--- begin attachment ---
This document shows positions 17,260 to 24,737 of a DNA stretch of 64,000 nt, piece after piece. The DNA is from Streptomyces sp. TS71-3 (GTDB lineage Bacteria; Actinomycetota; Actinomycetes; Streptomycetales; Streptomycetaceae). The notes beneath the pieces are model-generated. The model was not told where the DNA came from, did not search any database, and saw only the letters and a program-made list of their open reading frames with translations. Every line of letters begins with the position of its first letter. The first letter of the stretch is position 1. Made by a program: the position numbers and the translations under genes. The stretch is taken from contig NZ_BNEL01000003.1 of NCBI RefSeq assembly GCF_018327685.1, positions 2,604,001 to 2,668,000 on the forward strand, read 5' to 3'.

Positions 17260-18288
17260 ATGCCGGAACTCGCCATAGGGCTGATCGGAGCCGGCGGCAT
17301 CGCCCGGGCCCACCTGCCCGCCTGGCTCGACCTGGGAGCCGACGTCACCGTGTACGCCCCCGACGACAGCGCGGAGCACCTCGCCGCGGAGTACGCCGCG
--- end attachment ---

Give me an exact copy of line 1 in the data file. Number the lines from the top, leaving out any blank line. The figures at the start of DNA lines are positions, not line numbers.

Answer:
This document shows positions 17,260 to 24,737 of a DNA stretch of 64,000 nt, piece after piece. The DNA is from Streptomyces sp. TS71-3 (GTDB lineage Bacteria; Actinomycetota; Actinomycetes; Streptomycetales; Streptomycetaceae). The notes beneath the pieces are model-generated. The model was not told where the DNA came from, did not search any database, and saw only the letters and a program-made list of their open reading frames with translations. Every line of letters begins with the position of its first letter. The first letter of the stretch is position 1. Made by a program: the position numbers and the translations under genes. The stretch is taken from contig NZ_BNEL01000003.1 of NCBI RefSeq assembly GCF_018327685.1, positions 2,604,001 to 2,668,000 on the forward strand, read 5' to 3'.